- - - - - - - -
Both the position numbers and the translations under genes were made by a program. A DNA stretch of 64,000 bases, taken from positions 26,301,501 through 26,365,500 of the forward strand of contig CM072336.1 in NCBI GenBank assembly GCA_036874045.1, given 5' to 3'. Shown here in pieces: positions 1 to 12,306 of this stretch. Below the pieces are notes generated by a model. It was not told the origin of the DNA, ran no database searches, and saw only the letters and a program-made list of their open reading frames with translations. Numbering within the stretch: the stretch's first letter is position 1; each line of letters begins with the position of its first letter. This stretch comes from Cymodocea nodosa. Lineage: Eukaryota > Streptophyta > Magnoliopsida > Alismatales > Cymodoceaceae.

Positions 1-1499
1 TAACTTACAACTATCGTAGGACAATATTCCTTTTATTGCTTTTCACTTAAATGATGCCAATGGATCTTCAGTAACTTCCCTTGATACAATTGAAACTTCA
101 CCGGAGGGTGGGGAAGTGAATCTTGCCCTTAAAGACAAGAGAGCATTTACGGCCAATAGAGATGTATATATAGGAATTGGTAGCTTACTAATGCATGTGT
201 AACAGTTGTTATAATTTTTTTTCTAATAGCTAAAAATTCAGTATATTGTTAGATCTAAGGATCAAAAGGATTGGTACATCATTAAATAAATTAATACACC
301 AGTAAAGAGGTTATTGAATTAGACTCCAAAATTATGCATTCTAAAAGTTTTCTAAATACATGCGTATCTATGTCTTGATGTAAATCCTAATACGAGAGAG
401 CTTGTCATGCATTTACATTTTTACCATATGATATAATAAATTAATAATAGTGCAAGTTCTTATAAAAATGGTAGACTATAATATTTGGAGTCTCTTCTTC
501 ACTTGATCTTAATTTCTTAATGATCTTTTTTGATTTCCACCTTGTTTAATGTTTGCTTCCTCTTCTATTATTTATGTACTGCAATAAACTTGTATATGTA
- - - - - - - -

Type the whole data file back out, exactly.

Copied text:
Both the position numbers and the translations under genes were made by a program. A DNA stretch of 64,000 bases, taken from positions 26,301,501 through 26,365,500 of the forward strand of contig CM072336.1 in NCBI GenBank assembly GCA_036874045.1, given 5' to 3'. Shown here in pieces: positions 1 to 12,306 of this stretch. Below the pieces are notes generated by a model. It was not told the origin of the DNA, ran no database searches, and saw only the letters and a program-made list of their open reading frames with translations. Numbering within the stretch: the stretch's first letter is position 1; each line of letters begins with the position of its first letter. This stretch comes from Cymodocea nodosa. Lineage: Eukaryota > Streptophyta > Magnoliopsida > Alismatales > Cymodoceaceae.

Positions 1-1499
1 TAACTTACAACTATCGTAGGACAATATTCCTTTTATTGCTTTTCACTTAAATGATGCCAATGGATCTTCAGTAACTTCCCTTGATACAATTGAAACTTCA
101 CCGGAGGGTGGGGAAGTGAATCTTGCCCTTAAAGACAAGAGAGCATTTACGGCCAATAGAGATGTATATATAGGAATTGGTAGCTTACTAATGCATGTGT
201 AACAGTTGTTATAATTTTTTTTCTAATAGCTAAAAATTCAGTATATTGTTAGATCTAAGGATCAAAAGGATTGGTACATCATTAAATAAATTAATACACC
301 AGTAAAGAGGTTATTGAATTAGACTCCAAAATTATGCATTCTAAAAGTTTTCTAAATACATGCGTATCTATGTCTTGATGTAAATCCTAATACGAGAGAG
401 CTTGTCATGCATTTACATTTTTACCATATGATATAATAAATTAATAATAGTGCAAGTTCTTATAAAAATGGTAGACTATAATATTTGGAGTCTCTTCTTC
501 ACTTGATCTTAATTTCTTAATGATCTTTTTTGATTTCCACCTTGTTTAATGTTTGCTTCCTCTTCTATTATTTATGTACTGCAATAAACTTGTATATGTA